With some of the run-ins he's had, it's not surprising that fans hate to see the elder Busch brother win a race or do well. While he didn't win any races on the Cup side in 2012, he did win two Nationwide Series races, one driving for younger brother Kyle's team, the other for James Finch's Phoenix Racing.
How can you hate or boo a driver who won a record five consecutive Cup championships (2006 to 2010)?
For some fans, it's easy if that driver is Jimmie Johnson.
As great of a driver as Johnson is, with 60 career Cup wins, many fans still hold it against him for some of the misdeeds that got crew chief Chad Knaus suspended several times over the years—particularly at the start of Johnson's five-season championship run—for violating NASCAR rules.
Allegations of cheating ran rampant for quite some time, although NASCAR never came out and said Knaus was intentionally or blatantly cheating, just that he violated NASCAR rules and was punished accordingly by the sanctioning body's bylaws.
But Johnson didn't do himself any favors by winning so many championships or races. Fans got tired of him winning so frequently, prompting some to stop watching the sport on TV or attending races in-person.
Now that Johnson has failed to win a championship in the last two seasons, much of that anger and angst has dissipated. But JJ still continues to win regardless, capturing the checkered flag five times in 2012 and two times in 2011 (which also happened to be a career single-season low number of wins for him).
With the way he bounced back in 2012, it wouldn't be surprising if some fans flashed back in time, saying, "What? Jimmie won again? Anybody but him!"
Granted, Johnson is one of the sport's most popular drivers and has a huge fanbase. But show me a driver that is even marginally as successful as Johnson and who still gets booed when he wins—and his last name isn't Busch. It just doesn't happen.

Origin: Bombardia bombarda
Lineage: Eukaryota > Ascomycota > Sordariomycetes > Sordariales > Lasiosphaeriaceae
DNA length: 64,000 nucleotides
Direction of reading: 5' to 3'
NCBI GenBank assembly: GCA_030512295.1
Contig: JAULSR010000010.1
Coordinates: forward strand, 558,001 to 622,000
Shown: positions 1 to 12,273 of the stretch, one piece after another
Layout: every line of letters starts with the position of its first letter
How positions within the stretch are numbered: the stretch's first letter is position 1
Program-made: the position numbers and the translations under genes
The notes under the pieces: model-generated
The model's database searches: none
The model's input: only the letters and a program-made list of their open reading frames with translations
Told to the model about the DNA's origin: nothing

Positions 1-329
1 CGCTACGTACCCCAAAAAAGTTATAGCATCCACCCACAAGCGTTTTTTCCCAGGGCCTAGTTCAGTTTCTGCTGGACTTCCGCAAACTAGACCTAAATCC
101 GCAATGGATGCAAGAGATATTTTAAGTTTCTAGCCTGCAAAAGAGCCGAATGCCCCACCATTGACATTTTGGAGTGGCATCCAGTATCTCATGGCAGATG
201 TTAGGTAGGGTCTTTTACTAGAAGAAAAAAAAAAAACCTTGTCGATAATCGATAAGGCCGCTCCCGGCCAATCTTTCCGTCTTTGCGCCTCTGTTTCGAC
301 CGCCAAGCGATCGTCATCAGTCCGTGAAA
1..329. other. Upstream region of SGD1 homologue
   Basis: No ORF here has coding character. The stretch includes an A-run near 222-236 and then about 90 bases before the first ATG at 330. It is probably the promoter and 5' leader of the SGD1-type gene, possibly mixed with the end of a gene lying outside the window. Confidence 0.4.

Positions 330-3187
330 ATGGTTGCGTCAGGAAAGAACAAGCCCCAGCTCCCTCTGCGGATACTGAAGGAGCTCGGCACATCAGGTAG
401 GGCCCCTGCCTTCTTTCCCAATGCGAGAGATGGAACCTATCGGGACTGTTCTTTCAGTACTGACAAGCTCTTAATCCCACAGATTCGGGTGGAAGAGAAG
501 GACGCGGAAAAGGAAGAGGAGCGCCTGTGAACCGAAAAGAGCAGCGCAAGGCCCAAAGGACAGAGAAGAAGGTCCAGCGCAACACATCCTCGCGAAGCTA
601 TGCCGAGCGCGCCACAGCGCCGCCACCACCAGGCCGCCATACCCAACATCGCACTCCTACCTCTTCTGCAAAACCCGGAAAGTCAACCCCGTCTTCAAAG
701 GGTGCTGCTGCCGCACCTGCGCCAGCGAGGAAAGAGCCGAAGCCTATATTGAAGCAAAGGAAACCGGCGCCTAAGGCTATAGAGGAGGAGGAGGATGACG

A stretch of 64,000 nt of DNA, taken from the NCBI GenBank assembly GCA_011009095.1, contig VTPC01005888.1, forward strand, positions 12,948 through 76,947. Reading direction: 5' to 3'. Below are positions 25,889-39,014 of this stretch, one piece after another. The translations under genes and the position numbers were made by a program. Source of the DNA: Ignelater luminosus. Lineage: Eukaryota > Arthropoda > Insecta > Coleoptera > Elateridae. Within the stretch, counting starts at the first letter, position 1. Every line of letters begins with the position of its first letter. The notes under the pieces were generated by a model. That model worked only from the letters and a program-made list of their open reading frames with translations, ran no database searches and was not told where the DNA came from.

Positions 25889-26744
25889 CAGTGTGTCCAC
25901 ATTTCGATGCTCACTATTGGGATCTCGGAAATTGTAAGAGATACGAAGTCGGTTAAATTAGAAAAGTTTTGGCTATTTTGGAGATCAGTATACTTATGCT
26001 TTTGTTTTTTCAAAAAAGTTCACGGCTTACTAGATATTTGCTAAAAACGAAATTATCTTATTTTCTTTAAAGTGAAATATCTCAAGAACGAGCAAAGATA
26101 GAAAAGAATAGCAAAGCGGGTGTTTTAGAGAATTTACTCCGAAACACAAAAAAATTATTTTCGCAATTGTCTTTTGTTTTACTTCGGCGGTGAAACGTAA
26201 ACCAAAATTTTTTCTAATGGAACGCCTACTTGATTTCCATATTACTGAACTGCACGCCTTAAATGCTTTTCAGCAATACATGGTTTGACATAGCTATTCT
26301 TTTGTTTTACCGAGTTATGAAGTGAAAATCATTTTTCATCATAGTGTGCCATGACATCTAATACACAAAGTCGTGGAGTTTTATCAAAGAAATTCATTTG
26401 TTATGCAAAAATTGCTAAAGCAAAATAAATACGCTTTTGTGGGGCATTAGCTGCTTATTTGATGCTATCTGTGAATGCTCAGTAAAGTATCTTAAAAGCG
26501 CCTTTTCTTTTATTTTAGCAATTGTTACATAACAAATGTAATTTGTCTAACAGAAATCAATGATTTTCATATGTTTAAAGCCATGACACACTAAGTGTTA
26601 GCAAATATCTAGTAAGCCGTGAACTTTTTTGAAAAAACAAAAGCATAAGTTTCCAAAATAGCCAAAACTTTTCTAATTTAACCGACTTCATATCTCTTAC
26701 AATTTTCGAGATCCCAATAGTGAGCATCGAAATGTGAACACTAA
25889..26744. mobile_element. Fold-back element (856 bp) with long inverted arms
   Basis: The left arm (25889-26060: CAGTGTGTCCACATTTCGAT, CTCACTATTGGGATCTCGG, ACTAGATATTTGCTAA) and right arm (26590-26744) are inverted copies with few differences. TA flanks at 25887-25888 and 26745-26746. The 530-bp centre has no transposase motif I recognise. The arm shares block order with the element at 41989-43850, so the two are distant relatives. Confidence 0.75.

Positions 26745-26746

We probably could have ended the list at three drivers and called it a day, but we felt it important enough to include Juan Pablo Montoya in this category as well for a number of reasons.
First and foremost, the native of Colombia has a decent fanbase. But at the same time, Montoya has had countless on-track run-ins with numerous drivers (it might be easier to count who he hasn't had run-ins with than those he has), and has drawn not only their ire but also that of their fans.
At the same time, booting or hating Montoya for winning isn't exactly an everyday occurrence in NASCAR. While he former Indianapolis 500 winner and open-wheel ace had great success in that type of racing (18 wins combined across Formula One, IndyCar and the defunct CART series), he has struggled for sure since coming to NASCAR.
Montoya has a grand total of three wins in NASCAR, one in the Nationwide Series (2011 at Mexico City) and two in the Cup series (Sonoma in 2007 and Watkins Glen in 2010).
A lot is likely riding on this upcoming season for Montoya, who has made the Chase just once, finishing ninth in 2009. But since then, Montoya has gotten steadily worse in each season's final standings, finishing 17th in 2010, 21st in 2011 and 22nd in 2012. The only season that he was worse came in 2008, when he finished 25th.
If Montoya's performance doesn't improve markedly in 2013, he may be looking for a new ride by season's end.
Given the performance—or lack thereof—while fans may continue to boo and hate Montoya, it's likely they won't have to worry about doing any additional booing and hating any time soon—unless it's at a road course.